Eight-year-old Leo True-Frost has cerebral palsy, which means he's never been able to fully articulate words. Instead, he uses a computer-generated voice created by a software that's not only robotic, but also closer to the sound frequency of a 40-year-old man. Speech scientist Rupal Patel knew that this could cause somewhat of an identity crisis in a young boy, so she worked to create True-Frost a voice of his very own. In a profile conducted by NBC Nightly News with Lester Holt, we watch True-Frost joke and communicate via a speech system on a computer.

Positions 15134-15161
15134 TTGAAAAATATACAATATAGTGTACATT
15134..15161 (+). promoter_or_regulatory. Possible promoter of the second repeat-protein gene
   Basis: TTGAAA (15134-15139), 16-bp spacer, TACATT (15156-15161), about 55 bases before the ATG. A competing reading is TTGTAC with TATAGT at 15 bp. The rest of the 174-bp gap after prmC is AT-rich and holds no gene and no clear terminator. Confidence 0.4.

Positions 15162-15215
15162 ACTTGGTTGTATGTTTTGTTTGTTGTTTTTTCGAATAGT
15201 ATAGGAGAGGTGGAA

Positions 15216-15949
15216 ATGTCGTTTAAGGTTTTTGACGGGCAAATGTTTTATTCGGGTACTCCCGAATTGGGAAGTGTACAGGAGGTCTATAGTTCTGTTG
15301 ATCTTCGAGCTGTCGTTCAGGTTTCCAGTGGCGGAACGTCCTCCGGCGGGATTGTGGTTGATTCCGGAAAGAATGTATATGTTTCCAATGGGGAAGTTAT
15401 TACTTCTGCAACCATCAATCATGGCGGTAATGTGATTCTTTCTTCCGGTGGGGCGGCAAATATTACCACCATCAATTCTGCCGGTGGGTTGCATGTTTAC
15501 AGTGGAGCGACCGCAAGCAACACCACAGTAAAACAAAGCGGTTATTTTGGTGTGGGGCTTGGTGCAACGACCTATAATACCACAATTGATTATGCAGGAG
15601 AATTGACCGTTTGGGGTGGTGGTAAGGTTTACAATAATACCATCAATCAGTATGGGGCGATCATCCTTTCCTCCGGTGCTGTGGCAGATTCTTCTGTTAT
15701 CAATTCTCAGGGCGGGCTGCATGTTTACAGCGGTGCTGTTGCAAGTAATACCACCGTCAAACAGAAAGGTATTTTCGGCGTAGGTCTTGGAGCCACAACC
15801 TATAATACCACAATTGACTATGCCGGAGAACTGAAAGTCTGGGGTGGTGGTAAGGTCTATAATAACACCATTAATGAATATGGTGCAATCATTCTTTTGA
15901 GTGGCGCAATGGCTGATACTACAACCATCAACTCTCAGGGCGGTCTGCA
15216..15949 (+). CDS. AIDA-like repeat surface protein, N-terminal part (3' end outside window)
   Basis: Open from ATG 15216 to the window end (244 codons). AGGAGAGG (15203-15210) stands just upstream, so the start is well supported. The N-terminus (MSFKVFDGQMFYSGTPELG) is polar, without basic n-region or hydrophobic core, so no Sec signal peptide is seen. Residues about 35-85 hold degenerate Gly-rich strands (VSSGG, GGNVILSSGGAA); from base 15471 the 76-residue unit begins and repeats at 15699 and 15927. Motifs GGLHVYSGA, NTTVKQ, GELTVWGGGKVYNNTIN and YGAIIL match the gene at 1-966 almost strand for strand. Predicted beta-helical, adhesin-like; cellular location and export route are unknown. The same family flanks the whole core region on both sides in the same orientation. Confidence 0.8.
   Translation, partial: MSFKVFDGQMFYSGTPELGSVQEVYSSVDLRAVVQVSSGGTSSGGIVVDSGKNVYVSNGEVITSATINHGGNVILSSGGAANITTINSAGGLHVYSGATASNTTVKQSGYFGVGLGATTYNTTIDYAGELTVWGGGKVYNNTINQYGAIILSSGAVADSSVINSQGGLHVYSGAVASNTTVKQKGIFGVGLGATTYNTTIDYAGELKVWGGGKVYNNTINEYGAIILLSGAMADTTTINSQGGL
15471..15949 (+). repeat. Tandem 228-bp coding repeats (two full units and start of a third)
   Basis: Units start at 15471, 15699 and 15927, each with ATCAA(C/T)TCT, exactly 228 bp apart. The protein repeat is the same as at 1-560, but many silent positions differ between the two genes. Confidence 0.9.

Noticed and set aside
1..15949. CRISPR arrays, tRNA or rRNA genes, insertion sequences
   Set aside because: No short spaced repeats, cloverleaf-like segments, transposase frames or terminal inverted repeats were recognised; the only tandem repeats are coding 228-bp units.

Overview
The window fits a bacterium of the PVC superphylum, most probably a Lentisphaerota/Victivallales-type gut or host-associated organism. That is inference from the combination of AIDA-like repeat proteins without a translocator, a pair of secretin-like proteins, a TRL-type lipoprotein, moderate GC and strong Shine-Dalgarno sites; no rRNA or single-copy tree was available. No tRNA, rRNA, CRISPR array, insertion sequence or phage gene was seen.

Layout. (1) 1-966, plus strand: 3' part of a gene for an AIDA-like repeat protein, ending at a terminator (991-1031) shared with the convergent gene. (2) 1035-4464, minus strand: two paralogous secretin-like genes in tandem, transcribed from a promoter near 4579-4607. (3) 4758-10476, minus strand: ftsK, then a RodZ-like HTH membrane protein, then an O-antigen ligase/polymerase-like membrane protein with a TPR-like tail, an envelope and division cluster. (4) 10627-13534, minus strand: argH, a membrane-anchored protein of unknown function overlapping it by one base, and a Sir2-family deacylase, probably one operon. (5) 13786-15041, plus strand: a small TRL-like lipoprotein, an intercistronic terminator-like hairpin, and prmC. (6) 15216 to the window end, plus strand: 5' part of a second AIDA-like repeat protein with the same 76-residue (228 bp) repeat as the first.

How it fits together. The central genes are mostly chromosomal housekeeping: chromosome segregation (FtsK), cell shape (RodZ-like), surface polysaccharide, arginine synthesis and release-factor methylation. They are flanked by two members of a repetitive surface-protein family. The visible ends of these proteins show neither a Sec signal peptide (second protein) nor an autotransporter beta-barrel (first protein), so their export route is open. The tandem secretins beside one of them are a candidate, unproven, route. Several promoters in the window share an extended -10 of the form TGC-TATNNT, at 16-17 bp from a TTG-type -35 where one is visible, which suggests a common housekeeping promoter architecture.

"We've really had to try and make him comfortable using that in public and not being ashamed about it," says True-Frost's mother, Cora True-Frost. One element that makes his speech method more conspicuous is the dissonance between the sound of the computer's voice and True-Frost's age. This is where Patel comes in. The scientist worked to combine the sounds True-Frost is able to make with a donor voice from a child close to his age. She used one of 19,000 donor voices from both children and adults across the world who contribute to what's called the "Human Voice Bank." Scientists put together True-Frost's unique voice from this voice bank. It's totally unique to him, and will help him articulate his thoughts exactly how he means them. When the voice was finally installed, his heartwarming reaction says more than words ever could.